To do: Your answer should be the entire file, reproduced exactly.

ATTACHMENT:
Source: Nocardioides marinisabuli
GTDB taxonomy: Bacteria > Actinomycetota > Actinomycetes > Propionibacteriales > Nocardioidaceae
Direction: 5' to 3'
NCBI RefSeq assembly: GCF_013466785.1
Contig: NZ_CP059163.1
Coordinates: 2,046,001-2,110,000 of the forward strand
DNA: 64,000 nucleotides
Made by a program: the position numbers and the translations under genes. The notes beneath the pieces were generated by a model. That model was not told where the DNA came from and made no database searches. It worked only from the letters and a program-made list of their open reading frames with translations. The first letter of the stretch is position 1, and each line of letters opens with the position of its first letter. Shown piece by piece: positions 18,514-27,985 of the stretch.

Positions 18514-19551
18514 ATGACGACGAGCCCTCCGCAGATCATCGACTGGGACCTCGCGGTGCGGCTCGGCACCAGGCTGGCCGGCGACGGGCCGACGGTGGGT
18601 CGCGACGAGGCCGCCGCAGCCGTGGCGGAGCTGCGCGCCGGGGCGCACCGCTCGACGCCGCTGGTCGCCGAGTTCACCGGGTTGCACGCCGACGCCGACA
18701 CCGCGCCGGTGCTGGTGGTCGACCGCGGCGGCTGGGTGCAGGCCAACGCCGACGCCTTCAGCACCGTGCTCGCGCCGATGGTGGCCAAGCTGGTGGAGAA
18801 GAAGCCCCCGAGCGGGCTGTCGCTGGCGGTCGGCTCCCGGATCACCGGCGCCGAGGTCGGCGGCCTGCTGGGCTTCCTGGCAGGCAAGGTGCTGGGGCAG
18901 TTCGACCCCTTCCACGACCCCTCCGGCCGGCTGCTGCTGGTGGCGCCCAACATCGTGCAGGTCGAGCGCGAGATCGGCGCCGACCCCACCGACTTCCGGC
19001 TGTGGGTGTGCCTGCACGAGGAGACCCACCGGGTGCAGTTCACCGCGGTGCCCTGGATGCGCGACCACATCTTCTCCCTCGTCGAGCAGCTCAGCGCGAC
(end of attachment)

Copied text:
Source: Nocardioides marinisabuli
GTDB taxonomy: Bacteria > Actinomycetota > Actinomycetes > Propionibacteriales > Nocardioidaceae
Direction: 5' to 3'
NCBI RefSeq assembly: GCF_013466785.1
Contig: NZ_CP059163.1
Coordinates: 2,046,001-2,110,000 of the forward strand
DNA: 64,000 nucleotides
Made by a program: the position numbers and the translations under genes. The notes beneath the pieces were generated by a model. That model was not told where the DNA came from and made no database searches. It worked only from the letters and a program-made list of their open reading frames with translations. The first letter of the stretch is position 1, and each line of letters opens with the position of its first letter. Shown piece by piece: positions 18,514-27,985 of the stretch.

Positions 18514-19551
18514 ATGACGACGAGCCCTCCGCAGATCATCGACTGGGACCTCGCGGTGCGGCTCGGCACCAGGCTGGCCGGCGACGGGCCGACGGTGGGT
18601 CGCGACGAGGCCGCCGCAGCCGTGGCGGAGCTGCGCGCCGGGGCGCACCGCTCGACGCCGCTGGTCGCCGAGTTCACCGGGTTGCACGCCGACGCCGACA
18701 CCGCGCCGGTGCTGGTGGTCGACCGCGGCGGCTGGGTGCAGGCCAACGCCGACGCCTTCAGCACCGTGCTCGCGCCGATGGTGGCCAAGCTGGTGGAGAA
18801 GAAGCCCCCGAGCGGGCTGTCGCTGGCGGTCGGCTCCCGGATCACCGGCGCCGAGGTCGGCGGCCTGCTGGGCTTCCTGGCAGGCAAGGTGCTGGGGCAG
18901 TTCGACCCCTTCCACGACCCCTCCGGCCGGCTGCTGCTGGTGGCGCCCAACATCGTGCAGGTCGAGCGCGAGATCGGCGCCGACCCCACCGACTTCCGGC
19001 TGTGGGTGTGCCTGCACGAGGAGACCCACCGGGTGCAGTTCACCGCGGTGCCCTGGATGCGCGACCACATCTTCTCCCTCGTCGAGCAGCTCAGCGCGAC